When do you become too old to stop seeing a child psychologist? A change in the regulations governing this question has recently sparked a flurry of anxious debate. Previously, the age range of the patients seen by child psychologists has spanned from 0 to 18, but according to a new directive reported by the BBC, this is now being extended to 25.
This development raises a host of interesting questions about when adulthood really begins, and whether some of the changes that have occurred in British society over recent decades have led to a fundamental shift in the nature of growing up.
“Three stages of adolescence”
According to the BBC article linked to above, there is a body of scientific evidence underpinning this new approach.
It used to be the accepted wisdom within neuroscience that the brain was fully developed by the early teenage years. However, advances in neurological research have enabled scientists to see that the development of the brain actually continues undergoing significant changes until at least the mid-20s, or possibly even the early-30s. In particular, it is now known that the level of hormonal activity in someone’s brain remains elevated until during their third decade, while the pre-frontal cortex – a vital region of the brain which affects emotional maturity, self-image and judgement – is not fully developed until this later point as well.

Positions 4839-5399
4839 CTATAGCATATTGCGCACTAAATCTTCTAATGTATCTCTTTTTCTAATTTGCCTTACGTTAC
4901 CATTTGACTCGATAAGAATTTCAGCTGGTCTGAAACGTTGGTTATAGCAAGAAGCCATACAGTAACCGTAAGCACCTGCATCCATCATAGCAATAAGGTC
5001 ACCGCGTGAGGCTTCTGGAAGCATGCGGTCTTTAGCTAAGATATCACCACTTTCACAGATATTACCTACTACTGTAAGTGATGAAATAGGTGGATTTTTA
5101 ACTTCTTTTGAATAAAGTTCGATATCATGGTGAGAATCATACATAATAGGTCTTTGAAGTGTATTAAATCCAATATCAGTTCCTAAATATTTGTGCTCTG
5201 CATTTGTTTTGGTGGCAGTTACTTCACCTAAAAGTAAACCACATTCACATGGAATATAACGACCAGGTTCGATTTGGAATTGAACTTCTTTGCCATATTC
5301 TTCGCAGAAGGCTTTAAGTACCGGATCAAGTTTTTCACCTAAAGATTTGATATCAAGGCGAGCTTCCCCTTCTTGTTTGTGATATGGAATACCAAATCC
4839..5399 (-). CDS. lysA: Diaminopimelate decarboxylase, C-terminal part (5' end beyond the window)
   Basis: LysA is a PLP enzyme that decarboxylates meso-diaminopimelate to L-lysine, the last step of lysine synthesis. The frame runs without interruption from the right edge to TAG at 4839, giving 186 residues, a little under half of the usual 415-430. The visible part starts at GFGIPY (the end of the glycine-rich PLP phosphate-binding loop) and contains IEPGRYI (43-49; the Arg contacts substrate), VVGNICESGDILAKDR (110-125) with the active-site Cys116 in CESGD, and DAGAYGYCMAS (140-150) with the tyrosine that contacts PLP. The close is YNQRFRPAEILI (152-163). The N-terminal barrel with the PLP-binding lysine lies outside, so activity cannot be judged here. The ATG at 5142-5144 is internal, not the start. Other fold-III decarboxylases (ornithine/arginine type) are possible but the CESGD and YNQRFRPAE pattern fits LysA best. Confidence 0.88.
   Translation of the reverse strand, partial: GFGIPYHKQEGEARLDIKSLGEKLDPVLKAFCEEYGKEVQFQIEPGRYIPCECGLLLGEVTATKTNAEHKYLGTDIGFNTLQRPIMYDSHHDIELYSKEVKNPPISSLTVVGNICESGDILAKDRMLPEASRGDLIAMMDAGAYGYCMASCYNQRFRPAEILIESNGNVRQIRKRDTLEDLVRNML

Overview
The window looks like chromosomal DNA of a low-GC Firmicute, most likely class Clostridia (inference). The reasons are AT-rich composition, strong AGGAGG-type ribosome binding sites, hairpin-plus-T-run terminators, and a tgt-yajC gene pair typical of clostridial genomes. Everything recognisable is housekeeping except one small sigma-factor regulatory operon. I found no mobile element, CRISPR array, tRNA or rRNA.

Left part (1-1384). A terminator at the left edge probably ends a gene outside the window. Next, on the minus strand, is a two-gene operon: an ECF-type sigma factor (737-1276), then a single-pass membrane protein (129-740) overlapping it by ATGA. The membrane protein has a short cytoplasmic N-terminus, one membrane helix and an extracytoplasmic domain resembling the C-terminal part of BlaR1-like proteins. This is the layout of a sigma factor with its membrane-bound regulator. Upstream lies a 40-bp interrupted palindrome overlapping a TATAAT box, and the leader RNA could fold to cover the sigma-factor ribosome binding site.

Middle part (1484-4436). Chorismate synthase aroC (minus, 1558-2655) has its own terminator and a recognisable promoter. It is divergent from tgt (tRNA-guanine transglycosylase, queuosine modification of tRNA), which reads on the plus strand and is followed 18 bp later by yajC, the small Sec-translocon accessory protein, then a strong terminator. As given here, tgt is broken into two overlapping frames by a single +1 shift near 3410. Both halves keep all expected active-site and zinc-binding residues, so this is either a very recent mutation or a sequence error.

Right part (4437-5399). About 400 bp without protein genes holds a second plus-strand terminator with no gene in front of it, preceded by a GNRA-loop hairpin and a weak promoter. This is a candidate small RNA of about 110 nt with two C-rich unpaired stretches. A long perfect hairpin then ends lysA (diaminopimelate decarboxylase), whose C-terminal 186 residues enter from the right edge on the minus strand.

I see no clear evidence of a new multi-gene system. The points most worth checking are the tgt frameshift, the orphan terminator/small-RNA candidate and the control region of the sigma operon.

As a result, the scientific literature now often divides adolescence into three distinct stages: early adolescence (12–14 years), middle-adolescence (15–17 years) and late adolescence (18 years and older). There has also been greater recognition that not everyone will progress through these stages at the same pace, and that adolescence lasts longer for some people than it does for others.
The problem with these findings is that phases such as childhood, adolescence and adulthood are not defined purely by science: they are also socially, legally and economically constructed. These categories affect what society expects from you, especially in terms of independence and how much responsibility you should be expected to bear.